Consequently, it also leaves me free to address my own personal interests so other entries have dealt with my life as a publisher, friends and family history, travels and boating, photography, and my interest in music and literature. To some extent I feel the gravitas of the economy and politics have encroached upon writing more on those other topics.
As I said to I said to a blogger friend, Emily, “I’ve always thought of myself as a jack-of-all-trades, master of none…. My on-and-off-again blog reflects my disparate interests and …so, I’m afraid your readers may be disappointed by the content. You have a central passion and your blog reflects that focus so well.”
I make that observation as my blog has been “picked up” by some others, all with a “central passion.” So, if you arrive here through another blog site, I might be dealing with an altogether different subject at the time. I’ve also been asked why I haven’t activated the “comments” feature. Perhaps I haven’t wanted to get into a public debate on my views. They are what they are. But, in the profile part of the blog I have provided an email contact for those who want to communicate.
I’ve averaged a posting almost every five days for one and one half years. Sometimes it feels more like a responsibility than fun and that’s when I back off and post laconic entries, maybe more suitable for Twitterdom than a blog. But I never intend to Twitter as can’t imagine anyone wanting to follow my daily minutiae.
Concluding this summary of my “first hundred entries,” I reiterate an inspirational passage that cuts to the heart of the matter. Just reading the words again makes me more sanguine about the next hundred. This is from the 70-year old classic by Brenda Ueland, If You Want to Write; A Book about Art, Independence and Spirit: “At last I understood that writing was about this: an impulse to share with other people a feeling of truth that I myself had. Not to preach to them, but to give it to them if they cared to hear it. If they did not – fine. They did not need to listen. That was all right too…. You should work from now on until you die, with real love and imagination and intelligence, at your writing or whatever work it is that you care about. If you do that, out of the mountains that you write some mole hills will be published…. But if nothing is ever published at all and you never make a cent, just the same it will be good that you have worked.”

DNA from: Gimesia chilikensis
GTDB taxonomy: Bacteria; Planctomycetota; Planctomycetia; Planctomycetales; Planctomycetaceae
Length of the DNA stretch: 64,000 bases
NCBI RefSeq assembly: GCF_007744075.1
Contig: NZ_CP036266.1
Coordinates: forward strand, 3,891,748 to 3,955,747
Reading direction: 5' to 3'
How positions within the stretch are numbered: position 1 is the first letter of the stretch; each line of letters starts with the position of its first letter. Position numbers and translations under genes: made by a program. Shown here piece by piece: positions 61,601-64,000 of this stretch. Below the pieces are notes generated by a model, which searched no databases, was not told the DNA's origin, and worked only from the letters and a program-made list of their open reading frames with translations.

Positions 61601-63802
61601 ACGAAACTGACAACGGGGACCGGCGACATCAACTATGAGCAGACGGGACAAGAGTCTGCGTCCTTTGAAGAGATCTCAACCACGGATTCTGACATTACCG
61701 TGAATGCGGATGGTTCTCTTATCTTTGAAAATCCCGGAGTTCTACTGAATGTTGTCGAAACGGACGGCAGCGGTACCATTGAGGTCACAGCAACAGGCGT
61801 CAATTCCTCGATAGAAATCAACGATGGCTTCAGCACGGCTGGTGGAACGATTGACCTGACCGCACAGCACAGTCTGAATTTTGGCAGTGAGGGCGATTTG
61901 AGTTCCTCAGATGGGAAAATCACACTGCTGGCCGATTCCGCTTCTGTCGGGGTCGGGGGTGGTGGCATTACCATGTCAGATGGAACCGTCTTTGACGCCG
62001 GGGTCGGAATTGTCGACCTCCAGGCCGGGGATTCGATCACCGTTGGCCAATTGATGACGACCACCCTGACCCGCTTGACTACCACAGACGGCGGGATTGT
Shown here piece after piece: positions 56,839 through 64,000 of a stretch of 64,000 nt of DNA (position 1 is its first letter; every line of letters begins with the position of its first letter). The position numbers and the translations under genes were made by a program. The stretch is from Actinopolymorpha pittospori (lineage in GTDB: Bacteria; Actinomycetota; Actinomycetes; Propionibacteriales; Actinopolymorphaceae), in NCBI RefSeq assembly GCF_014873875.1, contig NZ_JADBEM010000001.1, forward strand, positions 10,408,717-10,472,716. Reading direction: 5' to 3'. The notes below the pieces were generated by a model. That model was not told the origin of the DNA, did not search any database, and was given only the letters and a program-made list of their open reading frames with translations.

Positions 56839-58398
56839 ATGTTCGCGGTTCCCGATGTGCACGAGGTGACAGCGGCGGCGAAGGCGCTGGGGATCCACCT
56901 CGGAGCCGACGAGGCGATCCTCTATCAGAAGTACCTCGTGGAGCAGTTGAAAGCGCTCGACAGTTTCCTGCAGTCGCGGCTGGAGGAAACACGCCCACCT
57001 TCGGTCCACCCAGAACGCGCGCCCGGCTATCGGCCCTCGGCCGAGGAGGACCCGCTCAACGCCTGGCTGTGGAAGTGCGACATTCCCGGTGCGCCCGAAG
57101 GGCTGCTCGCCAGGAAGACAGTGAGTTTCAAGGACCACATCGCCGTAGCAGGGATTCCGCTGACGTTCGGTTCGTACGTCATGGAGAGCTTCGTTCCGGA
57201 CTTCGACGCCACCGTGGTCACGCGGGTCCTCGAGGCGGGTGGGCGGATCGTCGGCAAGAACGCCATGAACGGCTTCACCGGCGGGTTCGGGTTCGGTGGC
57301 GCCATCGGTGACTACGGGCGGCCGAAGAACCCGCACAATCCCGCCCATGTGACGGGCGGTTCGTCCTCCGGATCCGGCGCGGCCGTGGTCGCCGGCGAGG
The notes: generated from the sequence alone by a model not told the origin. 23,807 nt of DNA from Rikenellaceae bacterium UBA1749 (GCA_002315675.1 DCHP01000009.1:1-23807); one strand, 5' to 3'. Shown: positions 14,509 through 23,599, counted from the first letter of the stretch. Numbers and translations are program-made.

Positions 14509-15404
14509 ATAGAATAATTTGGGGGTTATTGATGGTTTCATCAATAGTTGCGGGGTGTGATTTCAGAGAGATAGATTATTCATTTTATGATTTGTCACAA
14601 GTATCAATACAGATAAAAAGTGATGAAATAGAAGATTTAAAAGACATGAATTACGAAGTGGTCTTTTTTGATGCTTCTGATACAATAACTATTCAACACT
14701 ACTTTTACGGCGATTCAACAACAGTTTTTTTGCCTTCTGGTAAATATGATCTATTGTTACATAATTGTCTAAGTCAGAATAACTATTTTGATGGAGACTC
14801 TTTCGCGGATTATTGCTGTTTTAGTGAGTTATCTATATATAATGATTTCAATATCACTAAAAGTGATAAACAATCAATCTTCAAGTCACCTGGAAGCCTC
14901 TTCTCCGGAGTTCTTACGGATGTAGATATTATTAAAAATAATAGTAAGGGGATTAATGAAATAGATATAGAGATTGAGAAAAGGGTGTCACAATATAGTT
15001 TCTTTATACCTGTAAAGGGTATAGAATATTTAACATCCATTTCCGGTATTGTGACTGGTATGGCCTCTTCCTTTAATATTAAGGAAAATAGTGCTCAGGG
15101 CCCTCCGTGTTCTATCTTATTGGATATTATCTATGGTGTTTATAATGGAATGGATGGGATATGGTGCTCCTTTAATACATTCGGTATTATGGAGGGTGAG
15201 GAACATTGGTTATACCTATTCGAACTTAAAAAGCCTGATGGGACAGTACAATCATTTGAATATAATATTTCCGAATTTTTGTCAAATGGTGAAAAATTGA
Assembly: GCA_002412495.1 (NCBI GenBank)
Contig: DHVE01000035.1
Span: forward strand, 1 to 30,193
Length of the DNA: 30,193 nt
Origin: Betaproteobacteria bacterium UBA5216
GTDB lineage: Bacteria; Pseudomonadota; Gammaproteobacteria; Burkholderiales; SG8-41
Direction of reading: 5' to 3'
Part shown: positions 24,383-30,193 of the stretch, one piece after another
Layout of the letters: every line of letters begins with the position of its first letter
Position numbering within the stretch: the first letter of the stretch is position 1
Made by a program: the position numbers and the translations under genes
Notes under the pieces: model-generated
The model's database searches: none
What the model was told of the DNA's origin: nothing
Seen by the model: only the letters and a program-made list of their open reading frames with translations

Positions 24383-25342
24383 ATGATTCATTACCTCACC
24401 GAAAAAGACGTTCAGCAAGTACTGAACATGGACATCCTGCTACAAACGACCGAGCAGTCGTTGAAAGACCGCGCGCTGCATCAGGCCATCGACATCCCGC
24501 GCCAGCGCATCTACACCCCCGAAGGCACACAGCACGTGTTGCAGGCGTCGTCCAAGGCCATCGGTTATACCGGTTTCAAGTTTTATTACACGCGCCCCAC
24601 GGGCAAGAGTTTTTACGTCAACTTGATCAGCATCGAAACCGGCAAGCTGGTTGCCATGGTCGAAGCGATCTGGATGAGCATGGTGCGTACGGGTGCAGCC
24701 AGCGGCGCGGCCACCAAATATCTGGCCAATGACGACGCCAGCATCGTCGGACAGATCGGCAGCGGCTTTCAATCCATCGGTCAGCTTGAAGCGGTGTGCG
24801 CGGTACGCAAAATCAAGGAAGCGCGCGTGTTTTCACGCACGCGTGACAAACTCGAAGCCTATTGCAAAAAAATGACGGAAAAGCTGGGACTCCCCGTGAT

Thursday, May 7, 2009
Wednesday, November 14, 2007
As a publisher for nearly forty years, “lacuna” best summarizes the publishing strategy of the imprints I directed, attempting to address knowledge or reference tool gaps throughout the social sciences and the humanities. I am a publishing disciple (and former neighbor) of Curtis Benjamin who during my professional formative years in the 60’s and 70’s was the President and Chairman of McGraw-Hill. Benjamin labeled increasing specialization “the twigging phenomenon” – the tree of knowledge constantly developing new limbs as scholarship and scientific discoveries blaze forward. I wonder how Curtis Benjamin would see the Internet world, the ultimate in customized, personalized, specialized publishing. No doubt he would see it as an opportunity. Hence, an opportunity for me to use the medium to muse about my life, interests and experiences over time.